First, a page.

By Therese Shakra
New Mexico State University researchers are advancing the growth of international renewable energy systems with the ultimate goal of replicating technological success and facilitating clean, energy independence for many developing nations.
The Institute for Energy and the Environment (IEE) through the College of Engineering is assisting countries with overseas stand-alone photovoltaic (PV) solar and wind energy systems technology and training, which provide cost-effective power for lighting, communication, fans, refrigerators and water pumping.
Despite three decades of heavy investment by less developed nations on electrification projects, often at huge environmental and social costs, about 2 billion people in developing regions still lack electricity for basic needs and economic growth. Hundreds of millions of households around the globe rely solely on kerosene lamps for lighting, disposable batteries for radios, and in some cases car batteries recharged weekly for television. The Institute’s wind energy program includes promotion of inexpensive, small wind turbines for electrification development either as a centralized or distributed energy solution. The solar energy systems operate by converting available solar energy into electric power needed for daily activities.
Robert Foster, international program manager for the Southwest Region Solar Experiment Station, an IEE arm specializing in solar, wind and geothermal energy systems said, “For most of these people, there is little likelihood of receiving electricity from conventional grid sources in the near future. The cost of bringing utility power via transmission and distribution lines to non-electrified villages is large, especially considering the typically small household electrical loads and that many villages are located at great distances over difficult terrain from the existing grid. Solar and wind technologies offer an economically viable electrification solution for these communities today.” Despite logistical difficulties, there is growing momentum in supplying electricity to these less-developed regions with solar and wind energy sources, both of which offer clean, energy independent security. Other benefits include sustainable development by using indigenous renewable energy resources and creating long-term local jobs.
“The Institute works on many fronts to address environmental sustainability all over the world,” said Abbas Ghassemi, IEE executive director. “IEE was instrumental and directly responsible for the first- and second-largest PV systems in New Mexico. This work is a natural extension of our success closer to home.” The Institute’s Spanish- and Portuguese-speaking staff has trained more than 7,000 engineers and technicians throughout Latin America on solar and wind technologies and electrical codes.
The IEE charter member has been involved with developing solar and wind energy technologies for off-grid regions overseas in more than 30 countries for the past 15 years. The organization has provided technical support for a number of development programs, especially in Mexico, Central America, Brazil, and the Caribbean, resulting in thousands of solar and wind system installations. Many of these NMSU-trained participants have gone on to lead significant solar and wind energy programs in their countries.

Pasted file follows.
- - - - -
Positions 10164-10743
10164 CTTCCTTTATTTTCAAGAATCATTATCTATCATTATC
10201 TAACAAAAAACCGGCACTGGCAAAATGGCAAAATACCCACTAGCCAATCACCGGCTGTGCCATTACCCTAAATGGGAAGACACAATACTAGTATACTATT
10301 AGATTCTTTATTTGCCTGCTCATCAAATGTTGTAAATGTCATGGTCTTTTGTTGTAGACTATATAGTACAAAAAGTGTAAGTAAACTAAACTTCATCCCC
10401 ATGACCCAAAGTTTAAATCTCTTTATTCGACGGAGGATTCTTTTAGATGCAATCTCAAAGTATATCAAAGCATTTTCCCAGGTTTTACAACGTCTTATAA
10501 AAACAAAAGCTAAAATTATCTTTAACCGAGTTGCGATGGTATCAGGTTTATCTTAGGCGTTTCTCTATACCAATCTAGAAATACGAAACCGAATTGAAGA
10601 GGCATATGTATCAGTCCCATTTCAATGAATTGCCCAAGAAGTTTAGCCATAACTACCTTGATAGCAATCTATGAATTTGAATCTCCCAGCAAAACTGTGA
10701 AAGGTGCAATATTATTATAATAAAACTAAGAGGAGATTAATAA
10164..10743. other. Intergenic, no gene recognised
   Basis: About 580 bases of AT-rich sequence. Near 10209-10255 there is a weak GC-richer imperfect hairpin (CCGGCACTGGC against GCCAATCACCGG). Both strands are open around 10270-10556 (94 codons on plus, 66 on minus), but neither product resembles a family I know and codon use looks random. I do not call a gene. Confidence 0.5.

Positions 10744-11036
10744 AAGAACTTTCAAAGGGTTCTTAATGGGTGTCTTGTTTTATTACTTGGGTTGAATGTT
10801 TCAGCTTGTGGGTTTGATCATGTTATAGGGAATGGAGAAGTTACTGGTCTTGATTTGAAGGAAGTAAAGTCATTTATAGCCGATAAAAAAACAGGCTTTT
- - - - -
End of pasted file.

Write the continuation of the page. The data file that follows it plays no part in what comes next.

The goals of IEE’s international renewable energy programs are to promote installation and use of safe, renewable energy systems, enhance economic and social development, create new business opportunities, and provide clean energy sources. The IEE approach focuses on creating partnerships, building local capacity, providing technical assistance, implementing pilot projects, monitoring progress and results, and replicating technology successes.
In 2007, IEE supported Winrock International’s solar/wind community water supply program in 16 communities in the state of Bahia, Brazil, with the U.S. Trade and Development Agency. The Institute also supported the World Bank’s Rural Infrastructure Project in Honduras by recently training engineers for a large PV systems rural electrification program for northern Honduras for 5,000 systems.
Also this year, IEE has provided technical assistance to the World Bank’s Renewable Energy Program for Rural Zones in Nicaragua for the Miskito Indians for PV battery charging in the Waspam region, as well as conducting an assessment for a solar hybrid system on the southern Atlantic Coast for the town of San Juan del Norte. IEE has also been working in collaboration with NMSU International Programs National Science Foundation’s Partnerships for Innovation Program on renewable energy development with Monterrey Technological University (ITESM) in Chihuahua, Mexico, and others.
NMSU’s IEE is helping pioneer development of renewable energy technologies for sustainable development around the world. The IEE comprises WERC: A Consortium for Environmental and Educational Development, the Southwest Technology Development Institute, and the Carlsbad Environmental Monitoring and Research Center. For more information, contact Ghassemi at (505) 646-2038 or visit http://iee.nmsu.edu.